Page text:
Wirsing, other researchers look at how deer responding to return of wolves

An adult gray wolf is caught on a wildlife camera in eastern Washington in 2015.University of Washington

As gray wolves continue to make a strong comeback in Washington state, their presence is impacting other animals, particularly the ones these large carnivores target as prey. So how do targets like deer respond to this increased threat?

That’s what Aaron Wirsing, associate professor with the UW School of Environmental and Forest Sciences, and other researchers from a variety of institutions looked at for a study recently published in Oecologia.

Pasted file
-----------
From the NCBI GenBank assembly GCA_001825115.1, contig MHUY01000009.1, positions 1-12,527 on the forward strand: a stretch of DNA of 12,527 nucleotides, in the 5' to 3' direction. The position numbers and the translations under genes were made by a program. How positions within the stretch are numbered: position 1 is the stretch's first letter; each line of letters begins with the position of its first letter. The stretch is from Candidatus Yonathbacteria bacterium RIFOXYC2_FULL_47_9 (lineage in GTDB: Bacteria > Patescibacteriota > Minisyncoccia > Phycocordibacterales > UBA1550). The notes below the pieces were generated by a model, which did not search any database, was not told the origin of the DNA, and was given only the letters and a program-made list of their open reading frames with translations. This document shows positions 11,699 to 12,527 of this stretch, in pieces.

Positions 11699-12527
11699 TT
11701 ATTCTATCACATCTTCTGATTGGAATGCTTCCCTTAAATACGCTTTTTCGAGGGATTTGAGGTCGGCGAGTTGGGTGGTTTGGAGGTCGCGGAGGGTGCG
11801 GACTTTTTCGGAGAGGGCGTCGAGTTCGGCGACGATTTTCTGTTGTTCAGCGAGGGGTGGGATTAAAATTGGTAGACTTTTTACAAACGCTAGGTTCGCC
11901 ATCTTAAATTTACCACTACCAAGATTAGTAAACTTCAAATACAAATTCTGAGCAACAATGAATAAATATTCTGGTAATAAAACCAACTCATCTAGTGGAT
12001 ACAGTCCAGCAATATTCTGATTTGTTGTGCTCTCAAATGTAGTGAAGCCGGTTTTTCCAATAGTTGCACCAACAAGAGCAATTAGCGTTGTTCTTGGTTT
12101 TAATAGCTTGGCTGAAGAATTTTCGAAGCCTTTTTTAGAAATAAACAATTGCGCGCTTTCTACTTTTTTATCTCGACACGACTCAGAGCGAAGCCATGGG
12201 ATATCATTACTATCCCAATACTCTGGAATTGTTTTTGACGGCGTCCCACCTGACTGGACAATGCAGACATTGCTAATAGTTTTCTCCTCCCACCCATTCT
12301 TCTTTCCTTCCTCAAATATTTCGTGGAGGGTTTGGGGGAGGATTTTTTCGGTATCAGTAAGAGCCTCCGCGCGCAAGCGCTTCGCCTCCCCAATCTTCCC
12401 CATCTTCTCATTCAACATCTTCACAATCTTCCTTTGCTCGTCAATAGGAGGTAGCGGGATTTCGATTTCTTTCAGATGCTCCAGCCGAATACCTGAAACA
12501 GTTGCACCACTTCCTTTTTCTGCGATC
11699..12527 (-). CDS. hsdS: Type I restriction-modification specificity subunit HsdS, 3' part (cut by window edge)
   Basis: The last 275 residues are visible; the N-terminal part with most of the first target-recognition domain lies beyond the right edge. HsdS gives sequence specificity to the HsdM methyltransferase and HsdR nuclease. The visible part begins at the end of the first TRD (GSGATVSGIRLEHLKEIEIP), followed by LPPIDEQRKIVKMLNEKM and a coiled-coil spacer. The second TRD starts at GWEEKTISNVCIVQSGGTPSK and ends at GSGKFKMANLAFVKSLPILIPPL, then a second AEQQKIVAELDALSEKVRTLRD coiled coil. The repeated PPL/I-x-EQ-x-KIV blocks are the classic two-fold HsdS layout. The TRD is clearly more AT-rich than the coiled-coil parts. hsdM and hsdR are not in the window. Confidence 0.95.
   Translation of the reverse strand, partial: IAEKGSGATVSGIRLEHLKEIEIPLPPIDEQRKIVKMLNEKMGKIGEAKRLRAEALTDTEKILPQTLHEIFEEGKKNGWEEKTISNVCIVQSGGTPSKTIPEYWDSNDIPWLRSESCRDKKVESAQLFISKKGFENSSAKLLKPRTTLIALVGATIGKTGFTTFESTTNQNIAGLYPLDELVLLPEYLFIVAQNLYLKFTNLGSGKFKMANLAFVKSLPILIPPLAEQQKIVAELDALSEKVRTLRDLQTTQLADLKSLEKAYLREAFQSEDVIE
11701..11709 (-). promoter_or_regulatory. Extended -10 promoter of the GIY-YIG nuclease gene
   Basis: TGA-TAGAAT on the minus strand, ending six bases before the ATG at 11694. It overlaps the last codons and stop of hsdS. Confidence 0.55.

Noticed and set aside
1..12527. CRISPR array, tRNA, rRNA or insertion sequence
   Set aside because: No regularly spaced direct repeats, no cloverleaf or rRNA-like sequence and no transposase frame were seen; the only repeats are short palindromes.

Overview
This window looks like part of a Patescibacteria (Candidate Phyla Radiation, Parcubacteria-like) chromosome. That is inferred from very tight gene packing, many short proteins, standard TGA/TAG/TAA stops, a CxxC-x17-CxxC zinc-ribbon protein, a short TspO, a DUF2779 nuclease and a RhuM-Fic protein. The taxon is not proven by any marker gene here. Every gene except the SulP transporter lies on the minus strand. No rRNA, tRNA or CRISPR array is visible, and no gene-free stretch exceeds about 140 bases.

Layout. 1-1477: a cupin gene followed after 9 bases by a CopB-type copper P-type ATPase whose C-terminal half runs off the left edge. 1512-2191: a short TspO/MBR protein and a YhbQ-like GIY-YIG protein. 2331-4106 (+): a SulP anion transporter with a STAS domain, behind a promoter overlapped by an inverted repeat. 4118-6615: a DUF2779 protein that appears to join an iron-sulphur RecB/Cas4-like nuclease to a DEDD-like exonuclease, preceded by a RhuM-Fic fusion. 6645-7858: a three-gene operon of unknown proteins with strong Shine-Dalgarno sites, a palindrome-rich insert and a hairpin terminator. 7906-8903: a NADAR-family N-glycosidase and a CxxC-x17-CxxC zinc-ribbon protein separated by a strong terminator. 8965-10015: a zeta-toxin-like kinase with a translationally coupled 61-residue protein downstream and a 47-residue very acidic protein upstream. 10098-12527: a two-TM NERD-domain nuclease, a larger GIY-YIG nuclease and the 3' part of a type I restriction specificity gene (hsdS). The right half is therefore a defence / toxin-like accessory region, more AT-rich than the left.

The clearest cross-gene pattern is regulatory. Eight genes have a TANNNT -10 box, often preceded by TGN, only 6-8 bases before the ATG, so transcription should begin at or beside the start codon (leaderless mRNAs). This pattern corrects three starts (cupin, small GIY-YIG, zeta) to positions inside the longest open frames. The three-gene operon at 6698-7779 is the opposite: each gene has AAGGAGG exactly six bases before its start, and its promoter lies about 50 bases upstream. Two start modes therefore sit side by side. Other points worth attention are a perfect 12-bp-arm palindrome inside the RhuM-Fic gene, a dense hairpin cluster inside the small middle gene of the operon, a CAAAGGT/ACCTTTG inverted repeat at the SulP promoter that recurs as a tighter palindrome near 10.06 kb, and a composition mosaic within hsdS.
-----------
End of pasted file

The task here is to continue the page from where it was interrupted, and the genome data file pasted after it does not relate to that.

The researchers monitored the behavior and activity of wolves and deer in Washington for three years and found that mule deer exposed to wolves, in particular, are changing their behavior to spend more time away from roads, at higher elevations and in rockier landscapes.

“In any particular ecosystem, if you have a predator returning, prey are unlikely to all respond similarly,” Wirsing told UW News. “We show that wolves don’t have a uniform effect on different deer species.”

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